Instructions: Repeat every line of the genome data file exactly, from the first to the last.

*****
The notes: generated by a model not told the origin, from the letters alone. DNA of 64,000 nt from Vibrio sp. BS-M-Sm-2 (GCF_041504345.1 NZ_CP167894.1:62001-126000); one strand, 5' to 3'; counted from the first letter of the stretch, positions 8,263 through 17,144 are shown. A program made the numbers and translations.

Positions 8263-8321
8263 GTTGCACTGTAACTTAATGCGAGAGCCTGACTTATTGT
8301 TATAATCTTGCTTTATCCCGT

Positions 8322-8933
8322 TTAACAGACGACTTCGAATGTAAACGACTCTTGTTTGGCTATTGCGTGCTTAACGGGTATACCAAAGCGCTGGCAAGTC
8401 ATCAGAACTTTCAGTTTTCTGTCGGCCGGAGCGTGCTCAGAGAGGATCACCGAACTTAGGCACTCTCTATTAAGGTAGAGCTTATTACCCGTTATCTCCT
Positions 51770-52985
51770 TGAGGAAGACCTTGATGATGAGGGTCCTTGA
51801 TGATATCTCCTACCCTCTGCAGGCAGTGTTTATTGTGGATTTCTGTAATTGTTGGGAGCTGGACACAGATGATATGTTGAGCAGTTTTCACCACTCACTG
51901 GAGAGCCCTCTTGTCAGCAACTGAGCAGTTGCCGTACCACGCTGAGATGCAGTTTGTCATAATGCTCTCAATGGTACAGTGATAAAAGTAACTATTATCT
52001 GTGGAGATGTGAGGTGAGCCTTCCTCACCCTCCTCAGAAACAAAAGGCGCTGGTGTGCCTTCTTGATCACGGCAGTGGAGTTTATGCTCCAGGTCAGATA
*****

The notes: generated by a model not told the origin, from the letters alone. DNA of 64,000 nt from Vibrio sp. BS-M-Sm-2 (GCF_041504345.1 NZ_CP167894.1:62001-126000); one strand, 5' to 3'; counted from the first letter of the stretch, positions 8,263 through 17,144 are shown. A program made the numbers and translations.

Positions 8263-8321
8263 GTTGCACTGTAACTTAATGCGAGAGCCTGACTTATTGT
8301 TATAATCTTGCTTTATCCCGT

Positions 8322-8933
8322 TTAACAGACGACTTCGAATGTAAACGACTCTTGTTTGGCTATTGCGTGCTTAACGGGTATACCAAAGCGCTGGCAAGTC
8401 ATCAGAACTTTCAGTTTTCTGTCGGCCGGAGCGTGCTCAGAGAGGATCACCGAACTTAGGCACTCTCTATTAAGGTAGAGCTTATTACCCGTTATCTCCT
Positions 51770-52985
51770 TGAGGAAGACCTTGATGATGAGGGTCCTTGA
51801 TGATATCTCCTACCCTCTGCAGGCAGTGTTTATTGTGGATTTCTGTAATTGTTGGGAGCTGGACACAGATGATATGTTGAGCAGTTTTCACCACTCACTG
51901 GAGAGCCCTCTTGTCAGCAACTGAGCAGTTGCCGTACCACGCTGAGATGCAGTTTGTCATAATGCTCTCAATGGTACAGTGATAAAAGTAACTATTATCT
52001 GTGGAGATGTGAGGTGAGCCTTCCTCACCCTCCTCAGAAACAAAAGGCGCTGGTGTGCCTTCTTGATCACGGCAGTGGAGTTTATGCTCCAGGTCAGATA